2023 Porch Prize Winner in Poetry

We cloverleafed into love:
two pilots, mutually attracted
to hazard, to defying gravity,
to the thrill of a bump
on an airspeed dial—the push
of the needle past Mach one, meaning:
we broke the speed of sound.

When I met you, you were Cowboy.
We looped skies, flew upside down,
belted beneath our glass canopies;
occupying a safe intimacy
of distance. We burned fuel. Always, my
eyes on the ejection handles. “Hand grips
raise,” you’d say. “Triggers squeeze,”
I’d reply—the boldface emergency

procedure for how to escape,
if needed. You were talking strictly
Aerobatics. And sex.
Then, one day, you leave debrief
like a bullet train—fly your long-
bed Ford past dry West Texas
cotton fields, red dust pluming
behind you like contrails—

returning home to feed a quartet
of new-sprung rabbits. Abandoned,
you think, in alfalfa grass. Found,
like a ball of recovered yarn. Tucked

into the corner of an old shoebox
stuffed with socks. The rabbits must
know your call sign has changed.
Now, everyone calls you Mother.

In my squad, they call me Mother,
too. You’ve called the vet, shopped
for three types of milk: condensed,
raw, and goat. Eyedropper in your right
hand, rabbit in left. Five feedings
a day keep them alive. You beat
the dawn. By noon,
you’re back in bed at the rabbits’ side.

Sprawled out, spent. You fade
to nap as sunlight warms
the room. Sated. Content.
Fatigue has won. And one by one,
they crawl inside your flight suit leg,
burrow for warmth. There is so much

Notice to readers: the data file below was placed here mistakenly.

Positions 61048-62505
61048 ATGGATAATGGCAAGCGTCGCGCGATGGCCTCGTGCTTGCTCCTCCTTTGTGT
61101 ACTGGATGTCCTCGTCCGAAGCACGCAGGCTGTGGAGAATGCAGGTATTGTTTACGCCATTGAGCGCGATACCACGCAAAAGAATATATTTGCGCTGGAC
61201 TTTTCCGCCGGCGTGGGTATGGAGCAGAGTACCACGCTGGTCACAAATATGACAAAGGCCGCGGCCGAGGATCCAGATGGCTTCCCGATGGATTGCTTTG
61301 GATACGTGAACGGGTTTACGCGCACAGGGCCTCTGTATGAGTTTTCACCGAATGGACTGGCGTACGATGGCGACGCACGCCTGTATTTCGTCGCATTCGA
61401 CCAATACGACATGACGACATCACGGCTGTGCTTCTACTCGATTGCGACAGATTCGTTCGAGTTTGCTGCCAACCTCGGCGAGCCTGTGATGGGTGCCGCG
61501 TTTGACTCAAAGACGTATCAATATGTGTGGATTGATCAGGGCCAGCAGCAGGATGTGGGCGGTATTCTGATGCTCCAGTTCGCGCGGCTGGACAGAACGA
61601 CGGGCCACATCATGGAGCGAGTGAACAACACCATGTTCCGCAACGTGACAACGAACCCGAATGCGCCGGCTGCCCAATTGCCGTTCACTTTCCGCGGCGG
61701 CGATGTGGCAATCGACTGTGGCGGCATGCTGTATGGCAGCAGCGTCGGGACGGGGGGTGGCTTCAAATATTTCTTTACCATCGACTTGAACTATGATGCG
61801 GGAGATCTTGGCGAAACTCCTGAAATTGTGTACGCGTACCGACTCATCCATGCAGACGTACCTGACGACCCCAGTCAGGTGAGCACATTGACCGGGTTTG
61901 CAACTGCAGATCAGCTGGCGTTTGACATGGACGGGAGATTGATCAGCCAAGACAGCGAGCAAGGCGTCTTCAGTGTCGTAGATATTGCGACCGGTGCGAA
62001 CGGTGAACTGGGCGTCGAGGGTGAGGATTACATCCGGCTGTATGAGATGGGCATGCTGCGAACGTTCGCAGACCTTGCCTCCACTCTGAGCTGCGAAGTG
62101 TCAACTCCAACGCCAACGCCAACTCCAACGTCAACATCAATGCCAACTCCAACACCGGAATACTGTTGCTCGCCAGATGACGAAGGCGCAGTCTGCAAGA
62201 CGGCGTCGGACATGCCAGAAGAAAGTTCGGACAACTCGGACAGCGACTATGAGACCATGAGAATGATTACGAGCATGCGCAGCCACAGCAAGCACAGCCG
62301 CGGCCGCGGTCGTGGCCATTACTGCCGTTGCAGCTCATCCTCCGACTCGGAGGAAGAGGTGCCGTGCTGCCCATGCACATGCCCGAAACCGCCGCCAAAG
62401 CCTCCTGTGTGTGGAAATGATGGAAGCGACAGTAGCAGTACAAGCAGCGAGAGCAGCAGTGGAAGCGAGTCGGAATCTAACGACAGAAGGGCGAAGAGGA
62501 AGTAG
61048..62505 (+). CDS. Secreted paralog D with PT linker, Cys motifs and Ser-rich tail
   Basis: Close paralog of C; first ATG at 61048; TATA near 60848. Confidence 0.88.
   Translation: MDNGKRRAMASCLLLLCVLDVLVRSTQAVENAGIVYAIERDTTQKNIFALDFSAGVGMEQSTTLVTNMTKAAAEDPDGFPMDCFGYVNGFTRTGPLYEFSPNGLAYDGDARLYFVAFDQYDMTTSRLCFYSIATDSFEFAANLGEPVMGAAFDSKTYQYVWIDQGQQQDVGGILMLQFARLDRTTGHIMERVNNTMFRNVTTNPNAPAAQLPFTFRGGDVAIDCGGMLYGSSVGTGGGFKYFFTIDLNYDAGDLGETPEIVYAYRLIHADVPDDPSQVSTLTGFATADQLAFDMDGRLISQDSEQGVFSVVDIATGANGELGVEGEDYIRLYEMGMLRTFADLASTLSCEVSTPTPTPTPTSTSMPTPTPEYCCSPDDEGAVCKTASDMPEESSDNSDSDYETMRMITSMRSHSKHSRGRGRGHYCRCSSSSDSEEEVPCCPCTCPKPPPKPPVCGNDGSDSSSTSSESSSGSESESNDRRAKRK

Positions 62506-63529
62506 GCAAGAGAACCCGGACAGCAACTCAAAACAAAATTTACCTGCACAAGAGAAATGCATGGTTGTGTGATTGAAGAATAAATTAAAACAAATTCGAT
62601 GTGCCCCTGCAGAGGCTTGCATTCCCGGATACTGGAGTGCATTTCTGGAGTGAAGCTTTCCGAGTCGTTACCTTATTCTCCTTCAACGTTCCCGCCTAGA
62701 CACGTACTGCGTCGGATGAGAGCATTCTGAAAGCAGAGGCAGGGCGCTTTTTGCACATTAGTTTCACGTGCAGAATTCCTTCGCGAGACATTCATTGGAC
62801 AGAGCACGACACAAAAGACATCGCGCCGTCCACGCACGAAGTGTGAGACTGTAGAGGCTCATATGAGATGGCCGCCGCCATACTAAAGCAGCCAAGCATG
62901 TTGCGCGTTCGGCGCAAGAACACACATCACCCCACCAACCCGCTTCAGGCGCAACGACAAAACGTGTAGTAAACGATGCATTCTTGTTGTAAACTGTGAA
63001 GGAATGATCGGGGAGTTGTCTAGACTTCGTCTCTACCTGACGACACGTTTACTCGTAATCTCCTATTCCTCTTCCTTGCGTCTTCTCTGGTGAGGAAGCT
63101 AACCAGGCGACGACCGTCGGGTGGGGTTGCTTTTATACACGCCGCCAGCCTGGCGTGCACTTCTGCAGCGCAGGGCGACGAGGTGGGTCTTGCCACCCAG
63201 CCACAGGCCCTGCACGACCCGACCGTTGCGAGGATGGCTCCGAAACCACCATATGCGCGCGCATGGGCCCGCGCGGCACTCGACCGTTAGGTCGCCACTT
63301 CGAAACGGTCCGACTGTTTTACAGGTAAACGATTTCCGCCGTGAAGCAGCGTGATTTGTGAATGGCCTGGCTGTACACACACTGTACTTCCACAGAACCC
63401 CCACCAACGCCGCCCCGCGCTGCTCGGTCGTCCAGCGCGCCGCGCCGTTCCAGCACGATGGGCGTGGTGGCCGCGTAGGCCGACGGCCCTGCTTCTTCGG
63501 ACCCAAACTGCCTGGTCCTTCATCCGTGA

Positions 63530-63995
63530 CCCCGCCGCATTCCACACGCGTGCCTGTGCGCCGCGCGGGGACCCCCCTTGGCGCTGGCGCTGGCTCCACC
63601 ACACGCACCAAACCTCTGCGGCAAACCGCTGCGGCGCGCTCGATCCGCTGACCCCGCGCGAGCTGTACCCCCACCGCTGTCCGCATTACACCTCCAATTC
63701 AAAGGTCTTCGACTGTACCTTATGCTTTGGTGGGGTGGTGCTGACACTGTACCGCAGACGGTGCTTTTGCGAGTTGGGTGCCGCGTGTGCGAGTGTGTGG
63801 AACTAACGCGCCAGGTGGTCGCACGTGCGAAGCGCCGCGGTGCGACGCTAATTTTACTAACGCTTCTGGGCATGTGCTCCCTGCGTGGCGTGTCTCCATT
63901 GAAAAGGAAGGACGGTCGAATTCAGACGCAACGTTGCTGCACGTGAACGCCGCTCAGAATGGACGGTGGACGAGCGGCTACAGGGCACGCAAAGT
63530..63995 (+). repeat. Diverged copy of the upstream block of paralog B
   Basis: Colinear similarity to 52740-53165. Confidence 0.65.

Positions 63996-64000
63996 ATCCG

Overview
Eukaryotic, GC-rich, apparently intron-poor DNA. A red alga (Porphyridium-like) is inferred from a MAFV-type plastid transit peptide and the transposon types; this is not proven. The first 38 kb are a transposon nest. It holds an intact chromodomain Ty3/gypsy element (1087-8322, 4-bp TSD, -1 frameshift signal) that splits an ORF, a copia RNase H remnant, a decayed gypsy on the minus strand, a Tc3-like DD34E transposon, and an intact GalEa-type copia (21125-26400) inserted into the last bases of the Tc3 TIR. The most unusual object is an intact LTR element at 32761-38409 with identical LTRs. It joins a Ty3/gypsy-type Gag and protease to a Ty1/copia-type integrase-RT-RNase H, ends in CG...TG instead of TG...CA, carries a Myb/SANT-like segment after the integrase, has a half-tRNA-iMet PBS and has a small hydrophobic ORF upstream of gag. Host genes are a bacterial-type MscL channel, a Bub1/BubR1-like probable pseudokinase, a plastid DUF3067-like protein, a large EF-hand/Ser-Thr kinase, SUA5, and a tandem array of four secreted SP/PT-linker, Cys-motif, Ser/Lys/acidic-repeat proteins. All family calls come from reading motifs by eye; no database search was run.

power in your hands, holding
throttles, flying three feet from

another jet’s wings, bearing the weight
of Gs, rolling upside-down in aileron rolls.
Your jet’s Talon wings like a knife
slicing the slipstream with afterburner
thrust. Raw. We’re long-distance.
We talk by phone from different homes
and live on separate bases.
“They die at night,” you say, hoping one

will make a fool of odds, disprove
the vet. You wake more often now.
1 a.m., 3 a.m. “A rabbit can startle itself
to death,” you say. A fact I didn’t know.
You pray when drops of milk are all
you have to keep the chubby one alive
for one more day. And that is when I think,
I will. I vow. Marry you, yes. Now,

you hold the spade in your left hand,
rabbit in your right, and dig a little red
clay away—a fourth small grave
in the backyard, near the Bigelow Oak.
Two pilots, two mothers, breath
joined, unaware of the course ahead.
A rehearsal for absences yet to come.
We sojourn through the night.



Laura Joyce-Hubbard’s work appears or is forthcoming in Poetry, The Iowa Review, Sewanee Review, and elsewhere. She won The Iowa Review’s 2022 veteran writing award. Her nonfiction is recognized as Notable in Best American Essays of 2022 and is an AWP nonfiction selection for Intro Awards. A former C-130 pilot, Laura served in the Air Force for twenty years. She lives with her family in Illinois, serves as a fiction editor for TriQuarterly, and is the inaugural Highland Park Poet Laureate.